The Michigan Daily Tuesday, November 3,1992 Page 5
Bob Redford's ripping'River' is a masterpiece
by Jon Altshul
As both an actor and director, Robert Redford has
only one face. Weathered with chiseled scars, his taci-
turn and understated performances never fail to imbue
any of his films with an honest clairvoyance.
Sure, only Kevin Costner has less of a range. And
granted, Redford tends to play the same character - the
handsome, yet withdrawn type, who seems to pop out
of J. Crew catalogs and Vermont general stores. But his
gritty performances, whether behind the camera or in
front of it, always seem to sparkle with truisms. Essen-
tially, Robert Redford is so darn believable because he
makes no pretenses of being anything other than Robert
Redford. He respects the sensibilities of his audience so
much that one can't help but to respect him back.
"A River Runs Through It," Redford's latest direc-
tonal effort, is no exception. It leaps out at us like a
collage of Norman Rockwell paintings, orienting us
solidly in the world of pre-WWI Montana. With biting
simplicity and omniscient subtlety, the film jarringly
unmasks hidden emotions inside us all.
The picture depicts a rugged country, too ingrained
in the doctrines of Presbyterianism to be wild, yet too
unmolested to be civilized. Redford's rich narration
coats the landscape with a nostalgic depth- Missoula,
Montana, is a land that he seems to know and love, and
one can't help but to immediately recognize that this is
the director's most sincere project to date.
Based on Norman Maclean's acclaimed autobio-
graphical novella, the film's poignantly rustic images
serve as an apt reminder of Maclean's vivid prose. The
landscape is mesmerizing in its wild virginity: jagged
mountains, fresh air, and of course, never-ending rivers
that seem boundless in their aquatic abundances.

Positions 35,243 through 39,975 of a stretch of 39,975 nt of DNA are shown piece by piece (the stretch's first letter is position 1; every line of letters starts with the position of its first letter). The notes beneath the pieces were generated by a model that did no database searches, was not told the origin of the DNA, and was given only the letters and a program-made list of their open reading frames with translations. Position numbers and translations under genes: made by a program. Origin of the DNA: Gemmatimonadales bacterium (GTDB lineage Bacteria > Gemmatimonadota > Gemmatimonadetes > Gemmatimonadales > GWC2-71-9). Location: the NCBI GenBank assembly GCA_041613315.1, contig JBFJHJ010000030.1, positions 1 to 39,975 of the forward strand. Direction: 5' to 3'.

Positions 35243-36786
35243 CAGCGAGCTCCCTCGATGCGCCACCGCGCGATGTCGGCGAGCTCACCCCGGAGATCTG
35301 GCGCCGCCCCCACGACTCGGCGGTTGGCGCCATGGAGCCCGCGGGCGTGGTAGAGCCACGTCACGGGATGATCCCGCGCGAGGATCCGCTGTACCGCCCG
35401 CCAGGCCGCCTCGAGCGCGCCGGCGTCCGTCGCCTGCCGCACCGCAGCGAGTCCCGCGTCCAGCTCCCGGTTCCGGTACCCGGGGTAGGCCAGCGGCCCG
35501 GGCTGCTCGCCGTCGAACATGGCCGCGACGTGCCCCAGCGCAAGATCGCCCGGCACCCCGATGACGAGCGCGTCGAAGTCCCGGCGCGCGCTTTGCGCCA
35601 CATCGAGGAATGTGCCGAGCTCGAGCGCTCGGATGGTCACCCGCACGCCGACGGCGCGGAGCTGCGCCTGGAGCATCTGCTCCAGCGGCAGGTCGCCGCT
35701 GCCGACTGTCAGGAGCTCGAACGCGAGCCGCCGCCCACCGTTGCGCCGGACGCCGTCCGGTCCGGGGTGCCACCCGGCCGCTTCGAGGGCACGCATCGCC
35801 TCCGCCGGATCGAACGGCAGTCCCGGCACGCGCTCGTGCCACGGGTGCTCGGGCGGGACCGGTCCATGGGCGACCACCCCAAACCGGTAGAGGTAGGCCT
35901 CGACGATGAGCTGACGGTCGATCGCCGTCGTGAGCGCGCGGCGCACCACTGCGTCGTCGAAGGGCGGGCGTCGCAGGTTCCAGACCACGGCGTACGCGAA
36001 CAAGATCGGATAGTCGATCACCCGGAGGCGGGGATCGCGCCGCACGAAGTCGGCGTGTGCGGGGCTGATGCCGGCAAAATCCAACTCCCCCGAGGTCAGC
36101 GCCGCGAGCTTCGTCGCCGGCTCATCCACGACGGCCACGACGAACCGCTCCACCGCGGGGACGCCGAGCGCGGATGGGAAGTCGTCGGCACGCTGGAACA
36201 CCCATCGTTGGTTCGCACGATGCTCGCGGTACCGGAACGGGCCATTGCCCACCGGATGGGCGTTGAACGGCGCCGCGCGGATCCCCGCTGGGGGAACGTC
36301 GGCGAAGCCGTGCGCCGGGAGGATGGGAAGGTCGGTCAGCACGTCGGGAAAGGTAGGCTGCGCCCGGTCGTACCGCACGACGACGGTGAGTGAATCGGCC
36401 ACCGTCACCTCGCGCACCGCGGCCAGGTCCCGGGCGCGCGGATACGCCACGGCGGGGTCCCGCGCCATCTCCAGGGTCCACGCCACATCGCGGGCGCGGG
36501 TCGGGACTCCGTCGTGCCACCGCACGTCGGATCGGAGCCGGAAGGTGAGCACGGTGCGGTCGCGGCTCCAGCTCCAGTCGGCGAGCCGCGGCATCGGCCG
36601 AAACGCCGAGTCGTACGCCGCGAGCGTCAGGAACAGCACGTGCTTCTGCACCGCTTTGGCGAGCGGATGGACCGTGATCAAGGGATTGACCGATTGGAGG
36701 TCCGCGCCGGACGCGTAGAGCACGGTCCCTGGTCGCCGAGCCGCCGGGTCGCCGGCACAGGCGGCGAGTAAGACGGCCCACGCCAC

"In our family, there was no clear line between reli-
gion and fly-fishing," Redford dictates as the film be-
gins. It is the perfect introduction - so true and suc-
cinct, that one can't help but to laugh establishing
immediately a firm sense of pride and conviction in the
Macleans. They are a family bound by an unspoken
love, and it can be difficult not to become painfully at-
tached to their experiences.
"A River Runs Through It" is simply a remembrance
of two young brothers told by an aged storyteller
(Redford). The film stars Craig Sheffer as Norman,
Brad Pitt as his irreverent younger brother Paul, and
Tom Skerritt as their pious father. The three weave an
indelibly cohesive pattern through their turbulent, yet
devoted years together - each performance compli-
menting the other beautifully.
Their lives are brought together only through fly-
fishing on the Big Blackfoot River. Here, all three find
their solace, and only here is their love and understand-
ing of each other affirmed.
Pitt commands the picture with a charismatic flair.
He is, as Redford acknowledges, an artist, an unparal-
leled fisherman, who finds comfort only in the cascad-
ing rivers of western Montana. Too much a fixture in
his wild state to leave it, he perpetually clashes with his
more reserved and worldly older brother. Their heart-
wrenching wars of attrition give the film its most
painful moments, and ultimately remind us how diffi-
cult brotherhood really is.
"A River Runs Through It" derives much of its
strength from metaphor. The plot itself, though fairly
bland, is told with such a subtle candor that is hard not
to be re-awakened by long-forgotten memories of one's
A River Runs Through It
Directed by Robert Redford; written by Richard
Friedenberg; with Craig Sheffer and Brad Pitt
own. "I am haunted by waters," Redford states as the
picture ends. The phrase is the perfect epithet for the
film, suggesting that only on these "waters" does
Maclean's reverence for his brother become resolute.